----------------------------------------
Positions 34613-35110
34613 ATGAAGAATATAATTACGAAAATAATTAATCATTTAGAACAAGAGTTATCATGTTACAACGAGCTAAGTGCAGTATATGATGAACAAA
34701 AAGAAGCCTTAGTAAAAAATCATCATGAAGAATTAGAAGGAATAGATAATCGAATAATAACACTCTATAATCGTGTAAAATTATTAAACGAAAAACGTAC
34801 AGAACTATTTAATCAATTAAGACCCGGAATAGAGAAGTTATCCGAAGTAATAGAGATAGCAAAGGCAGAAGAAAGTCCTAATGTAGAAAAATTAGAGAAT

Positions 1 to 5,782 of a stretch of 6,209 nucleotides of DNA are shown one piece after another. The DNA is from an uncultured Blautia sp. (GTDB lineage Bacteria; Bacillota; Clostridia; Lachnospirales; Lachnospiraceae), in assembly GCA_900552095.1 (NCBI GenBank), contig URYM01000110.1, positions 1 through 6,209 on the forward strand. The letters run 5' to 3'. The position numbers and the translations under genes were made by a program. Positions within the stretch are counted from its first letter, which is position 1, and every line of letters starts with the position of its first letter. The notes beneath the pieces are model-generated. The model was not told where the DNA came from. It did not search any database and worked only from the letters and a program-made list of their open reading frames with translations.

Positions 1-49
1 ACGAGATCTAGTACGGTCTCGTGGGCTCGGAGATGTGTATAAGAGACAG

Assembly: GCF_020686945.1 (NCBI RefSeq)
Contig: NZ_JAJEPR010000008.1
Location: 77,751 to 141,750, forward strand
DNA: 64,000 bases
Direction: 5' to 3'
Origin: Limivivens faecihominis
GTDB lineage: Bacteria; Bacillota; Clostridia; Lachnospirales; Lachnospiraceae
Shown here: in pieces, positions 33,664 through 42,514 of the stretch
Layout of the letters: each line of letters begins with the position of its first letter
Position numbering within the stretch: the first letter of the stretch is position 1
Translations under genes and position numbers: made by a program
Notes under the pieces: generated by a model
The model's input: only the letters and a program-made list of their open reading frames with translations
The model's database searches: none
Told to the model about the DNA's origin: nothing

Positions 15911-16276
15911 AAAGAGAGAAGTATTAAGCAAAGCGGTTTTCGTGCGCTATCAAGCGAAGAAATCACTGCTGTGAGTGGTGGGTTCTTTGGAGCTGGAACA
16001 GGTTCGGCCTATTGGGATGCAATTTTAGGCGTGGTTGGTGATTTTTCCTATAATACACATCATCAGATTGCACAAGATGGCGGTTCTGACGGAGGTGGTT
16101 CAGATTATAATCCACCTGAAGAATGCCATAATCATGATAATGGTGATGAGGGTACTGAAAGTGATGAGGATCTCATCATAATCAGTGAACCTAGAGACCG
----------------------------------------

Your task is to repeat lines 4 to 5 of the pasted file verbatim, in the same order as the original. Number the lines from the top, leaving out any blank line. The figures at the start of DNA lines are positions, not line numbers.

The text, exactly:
34801 AGAACTATTTAATCAATTAAGACCCGGAATAGAGAAGTTATCCGAAGTAATAGAGATAGCAAAGGCAGAAGAAAGTCCTAATGTAGAAAAATTAGAGAAT

Positions 1 to 5,782 of a stretch of 6,209 nucleotides of DNA are shown one piece after another. The DNA is from an uncultured Blautia sp. (GTDB lineage Bacteria; Bacillota; Clostridia; Lachnospirales; Lachnospiraceae), in assembly GCA_900552095.1 (NCBI GenBank), contig URYM01000110.1, positions 1 through 6,209 on the forward strand. The letters run 5' to 3'. The position numbers and the translations under genes were made by a program. Positions within the stretch are counted from its first letter, which is position 1, and every line of letters starts with the position of its first letter. The notes beneath the pieces are model-generated. The model was not told where the DNA came from. It did not search any database and worked only from the letters and a program-made list of their open reading frames with translations.